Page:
Article | 19 May 2015

Running A Company With Zero Employees?

Posted in Business, Alice’s Blog, Client,

In this age of outsourcing it's possible to grow a business without taking on any employees. But should you? Here I outline the case for ultra-skinny businesses. I was recently asked to be part of The Future of Work agenda, where we looked at how businesses will be structured in the next ten years.

Issues around how we would be working, from where and remuneration were all examined. We all agreed that the way we would work is going to change – to what extent was debatable.

Perhaps you’re surprised by the headline of this article but, depending on the type of business, then the answer is yes you could run a company without employees. Not by running it as the sole resource, of course, but by significantly reducing your core staff base - even to just yourself - and hiring freelancers, independents or contractors to make up a talented and flexible workforce.

It may sound extreme but this is the direction in which business is moving. Gone are the days of ‘Mad Men’ style firms with their rigid structures; if businesses want to have a competitive edge then thinking about different ways in which they can attract and engage with the best talent is essential.

By 2020, independents will be the largest work force with 65% of the UK labour market comprising of contractors, so it’s time for businesses to start thinking about how they can benefit from freelancers being a key part of their talent strategy.

Changing business models

There is a new breed of company emerging which has identified how they can be both lean and agile whilst still satisfying their customer’s requirements and promoting a happy workforce. Now instead of using freelancers on an ad hoc basis, they are using them as an extension of their business.

These firms operate as a virtual model, employing some key permanent employees and hiring freelancers on an ongoing basis with individuals taking responsibility and committing to accounts depending on how much available time they have, giving them much more control over their own work life balance.

For larger projects, freelancers can collaborate together and when they’re part of a network, there is always someone to step in in emergencies, taking away any potential risk for the business.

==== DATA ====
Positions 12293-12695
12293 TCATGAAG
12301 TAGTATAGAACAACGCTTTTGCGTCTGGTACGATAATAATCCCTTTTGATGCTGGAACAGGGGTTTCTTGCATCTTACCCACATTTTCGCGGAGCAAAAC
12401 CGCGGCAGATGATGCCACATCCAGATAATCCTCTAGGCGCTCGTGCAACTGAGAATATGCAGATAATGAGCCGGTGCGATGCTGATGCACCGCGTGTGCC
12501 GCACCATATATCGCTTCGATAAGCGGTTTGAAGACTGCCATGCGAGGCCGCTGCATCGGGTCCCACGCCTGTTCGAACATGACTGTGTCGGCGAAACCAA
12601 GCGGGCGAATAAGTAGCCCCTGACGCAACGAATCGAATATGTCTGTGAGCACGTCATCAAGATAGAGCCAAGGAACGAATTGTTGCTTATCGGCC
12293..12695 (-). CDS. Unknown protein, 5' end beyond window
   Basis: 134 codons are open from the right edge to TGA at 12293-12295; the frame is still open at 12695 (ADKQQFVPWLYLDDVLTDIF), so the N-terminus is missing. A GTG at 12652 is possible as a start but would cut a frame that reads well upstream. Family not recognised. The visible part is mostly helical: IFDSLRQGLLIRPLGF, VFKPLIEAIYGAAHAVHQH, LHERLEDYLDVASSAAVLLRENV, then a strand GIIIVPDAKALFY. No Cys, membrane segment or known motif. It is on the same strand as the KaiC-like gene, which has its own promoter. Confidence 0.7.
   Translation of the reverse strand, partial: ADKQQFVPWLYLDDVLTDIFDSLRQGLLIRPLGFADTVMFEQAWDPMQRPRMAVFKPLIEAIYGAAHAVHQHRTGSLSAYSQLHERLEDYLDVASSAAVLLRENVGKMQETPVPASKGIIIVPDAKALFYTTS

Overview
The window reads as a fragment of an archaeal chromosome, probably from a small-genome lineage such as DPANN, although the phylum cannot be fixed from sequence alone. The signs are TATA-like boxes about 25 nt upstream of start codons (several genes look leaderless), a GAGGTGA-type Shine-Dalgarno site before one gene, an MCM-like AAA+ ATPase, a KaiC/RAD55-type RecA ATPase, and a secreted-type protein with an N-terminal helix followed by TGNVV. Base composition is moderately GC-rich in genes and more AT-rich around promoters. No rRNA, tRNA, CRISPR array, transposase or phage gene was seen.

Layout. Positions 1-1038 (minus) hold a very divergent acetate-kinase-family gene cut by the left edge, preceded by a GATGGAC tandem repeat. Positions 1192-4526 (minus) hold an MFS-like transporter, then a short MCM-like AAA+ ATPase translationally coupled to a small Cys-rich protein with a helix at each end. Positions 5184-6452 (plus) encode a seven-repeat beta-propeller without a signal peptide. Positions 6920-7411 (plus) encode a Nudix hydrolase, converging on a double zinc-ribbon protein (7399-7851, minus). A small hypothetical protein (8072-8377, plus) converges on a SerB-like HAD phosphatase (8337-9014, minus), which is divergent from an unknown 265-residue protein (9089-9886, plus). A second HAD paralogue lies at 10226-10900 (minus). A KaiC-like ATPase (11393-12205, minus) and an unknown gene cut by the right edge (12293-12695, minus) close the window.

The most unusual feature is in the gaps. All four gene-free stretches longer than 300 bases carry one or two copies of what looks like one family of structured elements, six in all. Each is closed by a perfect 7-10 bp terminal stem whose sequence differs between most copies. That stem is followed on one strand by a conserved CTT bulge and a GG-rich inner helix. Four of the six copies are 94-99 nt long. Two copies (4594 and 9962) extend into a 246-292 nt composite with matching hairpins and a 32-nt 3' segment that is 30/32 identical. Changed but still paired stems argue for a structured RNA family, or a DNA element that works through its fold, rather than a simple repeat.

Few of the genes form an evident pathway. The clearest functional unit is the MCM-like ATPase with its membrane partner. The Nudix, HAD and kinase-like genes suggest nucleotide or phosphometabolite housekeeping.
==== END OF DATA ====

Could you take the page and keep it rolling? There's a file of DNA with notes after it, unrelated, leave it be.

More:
This enables firms to hire individuals they may not be able to afford on a permanent basis. Professional freelancers are often highly-skilled individuals, who also bring with them a wealth of knowledge from working with a number of different companies.

The firm is then able to ‘flex-up and flex-down’ making them more agile and with an immediate cost saving on those fixed overheads. There’s no reason then, in theory, why this couldn’t extend to one permanent member of staff with only freelancers making up the rest of the company.

More established businesses are also beginning to identify how they could benefit from moving towards this type of business model with eight out of ten employers now recognising that freelancers could be an important part of their workforce. However, it’s of course difficult to translate these commitments into action, especially for larger firms where changing a work culture or structure can be met with resistance.

As we all know, traditionally companies have hired on a permanent basis with fixed office locations, all of which are fixed overheads and don’t allow much flexibility. Yet this now sits at odds with what most individuals are looking for from work and life, which is more flexibility, freedom and a better work-life balance.

Moving towards a leaner model with freelance support can also address the challenges that both employees and employers face in this respect. By embracing working with freelancers, businesses can satisfy employer demands for flexible working whilst still retaining the best talent.

Problems and challenges

There are, of course, a number of hurdles that businesses must jump over in order to make this model work. First, there’s still a great deal of red tape in the way. Currently, a major consideration for the HMRC when assessing if someone is a freelancer is if a person works for just one business, in which case they may be classed as a permanent employee. This obviously makes hiring a larger number of freelancers more complex.

Second, running a business in this way requires a complete re-think of how to manage your workforce. Managing the consistency and quality of work becomes both more important and more difficult. Two things that are essential to making this work are good communication and the right technology, both of which complement each other.

Technology is enabling these conversations

As technology advances the world has never been smaller, and there’s no reason why a firm can’t hire top talent from around the world to enhance their expertise, the services they offer, and ultimately their attractiveness for prospective clients and customers.

What’s more, international expansion needn’t be for huge corporates with big office budgets. Through using a savvy combination of communications methods – conferences calls, Skype and time management tools - businesses of all sizes can tap into the worldwide talent pool in a cost effective way. Of course working relationships carried out solely by remote workers will be different to having staff in the office you can turn to to discuss things over a cup of tea, but different needn’t mean worse.

Ultimately, the firms that embrace communications technology will be the ones that operate most efficiently, with an improved workforce and often for a reduced cost. It has started to happen already and there are many great examples. If we dare look forward to the next ten years then I think this question will no longer be a surprise, but a norm and an option that all businesses consider.